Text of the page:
It’s easy to see how this kind of intensive care can be difficult to perform remotely. When such real-time care and communication can be necessary at a moment’s notice, latency, connectivity, and other issues can be prohibitive. Financially, incorporating telehealth chronic care solutions can also be expensive, leading many to question whether telehealth for chronic care management is actually viable. 

Is Telehealth for Chronic Care Management Viable?

There are a few dimensions to consider when determining just how viable telehealth for chronic care management can be. Like mentioned earlier, there needs to be demand on the patient’s side of the equation. Furthermore, providers need to see the value in investing in the requisite technology. And finally, if both demand and finances are available, there needs to be effective applications of these remote chronic care solutions.

The Need is There

To provide a short answer to the question of whether or not there is demand, yes, there seems to be demand for more remote chronic care solutions. This is at least according to an aggregation of studies and surveys conducted by the CDC, Fight Chronic Disease, and several other reputable sources.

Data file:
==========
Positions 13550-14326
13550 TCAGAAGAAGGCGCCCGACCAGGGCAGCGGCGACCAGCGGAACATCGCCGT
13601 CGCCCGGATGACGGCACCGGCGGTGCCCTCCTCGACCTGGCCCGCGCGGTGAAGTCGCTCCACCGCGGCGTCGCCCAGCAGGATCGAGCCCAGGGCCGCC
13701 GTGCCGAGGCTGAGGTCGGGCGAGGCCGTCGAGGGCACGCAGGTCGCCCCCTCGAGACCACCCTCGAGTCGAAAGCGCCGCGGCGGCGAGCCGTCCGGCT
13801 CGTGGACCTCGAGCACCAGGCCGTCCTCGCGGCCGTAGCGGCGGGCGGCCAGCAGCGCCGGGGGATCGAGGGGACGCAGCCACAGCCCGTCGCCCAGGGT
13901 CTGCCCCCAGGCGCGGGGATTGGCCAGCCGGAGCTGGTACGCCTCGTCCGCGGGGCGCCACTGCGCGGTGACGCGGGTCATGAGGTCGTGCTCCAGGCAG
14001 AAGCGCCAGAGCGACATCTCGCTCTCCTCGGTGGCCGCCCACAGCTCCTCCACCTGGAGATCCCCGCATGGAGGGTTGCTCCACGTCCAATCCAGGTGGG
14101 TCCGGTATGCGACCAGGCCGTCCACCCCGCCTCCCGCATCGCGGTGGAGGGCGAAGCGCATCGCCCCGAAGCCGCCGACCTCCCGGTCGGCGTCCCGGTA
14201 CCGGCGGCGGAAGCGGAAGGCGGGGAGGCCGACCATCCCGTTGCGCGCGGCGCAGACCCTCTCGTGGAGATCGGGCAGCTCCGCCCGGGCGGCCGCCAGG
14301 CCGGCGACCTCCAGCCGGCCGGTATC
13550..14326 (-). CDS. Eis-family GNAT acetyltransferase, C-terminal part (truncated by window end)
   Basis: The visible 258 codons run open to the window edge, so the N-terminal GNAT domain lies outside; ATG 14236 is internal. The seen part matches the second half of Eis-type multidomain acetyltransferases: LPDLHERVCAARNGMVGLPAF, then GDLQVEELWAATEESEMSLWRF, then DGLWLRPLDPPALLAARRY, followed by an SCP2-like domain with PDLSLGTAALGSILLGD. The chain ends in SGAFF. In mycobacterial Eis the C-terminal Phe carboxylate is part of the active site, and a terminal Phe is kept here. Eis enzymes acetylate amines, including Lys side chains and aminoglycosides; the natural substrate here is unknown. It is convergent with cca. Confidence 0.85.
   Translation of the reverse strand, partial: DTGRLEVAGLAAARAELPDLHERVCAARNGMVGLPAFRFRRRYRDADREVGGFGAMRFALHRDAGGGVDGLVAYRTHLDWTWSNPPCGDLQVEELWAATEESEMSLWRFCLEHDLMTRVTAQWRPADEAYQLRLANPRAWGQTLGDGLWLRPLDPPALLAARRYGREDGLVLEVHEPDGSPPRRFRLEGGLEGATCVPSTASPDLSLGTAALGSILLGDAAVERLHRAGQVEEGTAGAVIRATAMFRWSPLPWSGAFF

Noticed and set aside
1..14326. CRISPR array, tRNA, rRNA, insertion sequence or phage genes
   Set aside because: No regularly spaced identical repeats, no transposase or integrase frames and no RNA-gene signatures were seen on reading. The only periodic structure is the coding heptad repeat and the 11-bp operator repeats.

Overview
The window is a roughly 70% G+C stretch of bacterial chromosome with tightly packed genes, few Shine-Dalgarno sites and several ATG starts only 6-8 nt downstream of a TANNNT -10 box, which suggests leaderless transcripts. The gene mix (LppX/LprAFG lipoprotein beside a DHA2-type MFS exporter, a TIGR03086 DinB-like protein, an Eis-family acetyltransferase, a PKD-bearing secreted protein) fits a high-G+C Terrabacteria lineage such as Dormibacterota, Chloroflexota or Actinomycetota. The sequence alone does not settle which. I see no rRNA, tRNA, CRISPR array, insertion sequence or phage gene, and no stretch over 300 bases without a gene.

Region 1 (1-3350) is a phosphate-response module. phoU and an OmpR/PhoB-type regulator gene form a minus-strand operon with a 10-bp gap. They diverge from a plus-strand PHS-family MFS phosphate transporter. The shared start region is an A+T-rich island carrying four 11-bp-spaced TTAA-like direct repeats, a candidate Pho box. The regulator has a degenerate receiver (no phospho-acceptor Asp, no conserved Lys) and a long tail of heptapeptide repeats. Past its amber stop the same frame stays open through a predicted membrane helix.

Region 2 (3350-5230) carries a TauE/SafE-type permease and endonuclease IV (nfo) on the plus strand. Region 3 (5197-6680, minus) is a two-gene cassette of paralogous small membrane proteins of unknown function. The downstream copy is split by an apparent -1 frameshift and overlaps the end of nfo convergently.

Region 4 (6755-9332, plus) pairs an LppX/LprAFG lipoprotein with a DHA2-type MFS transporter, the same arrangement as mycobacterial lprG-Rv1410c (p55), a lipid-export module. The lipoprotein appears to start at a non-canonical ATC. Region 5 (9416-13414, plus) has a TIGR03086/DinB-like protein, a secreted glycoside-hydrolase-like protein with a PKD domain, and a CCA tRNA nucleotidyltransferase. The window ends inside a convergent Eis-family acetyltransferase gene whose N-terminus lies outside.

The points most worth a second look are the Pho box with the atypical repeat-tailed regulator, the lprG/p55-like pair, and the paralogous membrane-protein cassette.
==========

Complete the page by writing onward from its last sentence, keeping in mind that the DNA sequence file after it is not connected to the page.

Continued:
According to these studies, 75% of patients new to telehealth were interested in seeing their care providers virtually as opposed to in-person. A staggering 96% of these patients even commented that they believed mobile health apps would help improve their quality of care and management of symptoms. 

Is the Money There?

Naturally, when it comes to adapting the use of telehealth for chronic care management, many facilities need to consider how many patients they have that require chronic care. It’s one thing if it’s proven to be effective, but if a facility has a comparatively small group of patients that require chronic care, will investments in new tech truly be worthwhile?